IN 2002, the Getty Foundation set out to invigorate the study of local artistic practices. The result: Pacific Standard Time, a multi-institutional initiative focused on the diversity of Los Angeles–based artmaking. Opening this fall, its third iteration, “Pacific Standard Time: LA/LA,” continues earlier efforts to “forge a critical regionalism sensitive to specific, local conditions,” as Julia Bryan-Wilson wrote in these pages in 2011. Yet it does so by embracing an explicitly international perspective. Key here is that “LA/LA” crosses borders to feature modern and contemporary art from Latin America, recruiting specialists who offer crucial historical knowledge, while at times pairing the region’s museums—and their indispensable collections—with California institutions. Against resurgent nationalisms across the globe and the refrain to “build that wall,” the initiative’s affirmation of intercultural dialogue and competing cultural histories is cast in sharp relief.
More than 130 exhibitions at museums, galleries, and cultural institutions will consider not only contemporary visual art but premodern histories, as well as fields such as music and performance. A multimedia, multivenue show organized by the Los Angeles County Museum of Art, “A Universal History of Infamy,” borrows the title of Jorge Luis Borges’s seminal tome of experimental short stories, echoed in the exhibition’s elaboration of practices that draw from fields including anthropology and linguistics.The Hammer Museum’s “Radical Women: Latin American Art, 1960–1985” straddles Latino and Latin American cultures, with works by more than one hundred women artists from fifteen countries. Other exhibitions focus on a region, as in “Relational Undercurrents: Contemporary Art of the Caribbean Archipelago” at the Museum of Latin American Art; on a medium, as with “Video Art in Latin America” at LAXART; or on an individual, as does the much-awaited survey of Brazilian artist Anna Maria Maiolino at the Museum of Contemporary Art, Los Angeles. “Kinesthesia: Latin American Kinetic Art, 1954–1969” at the Palm Springs Art Museum foregrounds the Argentinean and Venezuelan contexts in which the art of movement, both virtual and real, developed a robust visual language, rivaling that of contemporaries in Paris, while “Memories of Underdevelopment,” at San Diego’s Museum of Contemporary Art, traces the turn of some countries’ avant-gardes from geometric abstraction toward new, more politically engaged forms of art in the face of military dictatorship.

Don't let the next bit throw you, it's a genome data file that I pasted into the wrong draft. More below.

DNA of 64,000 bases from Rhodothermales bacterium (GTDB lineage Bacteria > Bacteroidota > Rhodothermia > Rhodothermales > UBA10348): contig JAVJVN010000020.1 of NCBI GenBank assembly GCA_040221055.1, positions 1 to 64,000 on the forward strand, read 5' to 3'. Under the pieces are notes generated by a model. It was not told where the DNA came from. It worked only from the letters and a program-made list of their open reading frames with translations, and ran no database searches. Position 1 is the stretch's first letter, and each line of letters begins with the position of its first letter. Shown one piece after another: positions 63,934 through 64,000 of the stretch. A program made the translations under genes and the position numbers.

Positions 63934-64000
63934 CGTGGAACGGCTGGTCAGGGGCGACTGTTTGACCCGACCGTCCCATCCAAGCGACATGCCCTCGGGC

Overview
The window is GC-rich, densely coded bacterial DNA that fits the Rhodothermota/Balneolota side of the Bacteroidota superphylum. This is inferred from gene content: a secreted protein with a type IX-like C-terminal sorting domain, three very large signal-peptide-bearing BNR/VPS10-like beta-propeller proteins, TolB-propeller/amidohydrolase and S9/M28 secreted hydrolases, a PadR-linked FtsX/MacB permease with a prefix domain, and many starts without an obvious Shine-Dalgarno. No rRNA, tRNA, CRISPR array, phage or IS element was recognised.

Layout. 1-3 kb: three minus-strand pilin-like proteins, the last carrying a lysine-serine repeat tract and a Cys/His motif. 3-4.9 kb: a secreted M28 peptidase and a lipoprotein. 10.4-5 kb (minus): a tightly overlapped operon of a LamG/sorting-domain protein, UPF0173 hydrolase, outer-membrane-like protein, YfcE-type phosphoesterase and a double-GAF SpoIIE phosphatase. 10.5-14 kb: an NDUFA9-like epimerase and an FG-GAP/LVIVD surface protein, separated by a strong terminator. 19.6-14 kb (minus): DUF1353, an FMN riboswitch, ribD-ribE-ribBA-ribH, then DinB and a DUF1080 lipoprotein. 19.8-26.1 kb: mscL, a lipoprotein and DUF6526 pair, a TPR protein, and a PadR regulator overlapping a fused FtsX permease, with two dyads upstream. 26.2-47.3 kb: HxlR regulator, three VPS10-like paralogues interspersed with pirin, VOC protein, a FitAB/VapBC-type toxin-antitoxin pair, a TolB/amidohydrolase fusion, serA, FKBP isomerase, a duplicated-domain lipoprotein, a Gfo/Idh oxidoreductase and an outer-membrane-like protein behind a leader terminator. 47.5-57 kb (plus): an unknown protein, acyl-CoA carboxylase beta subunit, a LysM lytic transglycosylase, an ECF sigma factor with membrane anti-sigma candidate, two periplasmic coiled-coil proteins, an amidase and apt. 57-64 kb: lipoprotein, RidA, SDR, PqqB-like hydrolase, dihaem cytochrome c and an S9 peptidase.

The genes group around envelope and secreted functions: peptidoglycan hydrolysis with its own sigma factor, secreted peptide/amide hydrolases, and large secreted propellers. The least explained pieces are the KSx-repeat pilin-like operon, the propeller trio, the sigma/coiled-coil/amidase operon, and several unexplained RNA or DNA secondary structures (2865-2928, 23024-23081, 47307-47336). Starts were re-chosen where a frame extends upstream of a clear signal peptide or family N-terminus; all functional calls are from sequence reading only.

In its breadth and scope, “LA/LA” will introduce the rich differences in cultural production between Los Angeles and Latin America, as well as between numerous countries south of the US border. Perhaps most important, it stands to provincialize Euro-American narratives of modern and contemporary art. By focusing on specific histories—of subjects, mediums, and interdisciplinarity—it resists subsuming artistic practices from Latin America under any unified story of global art.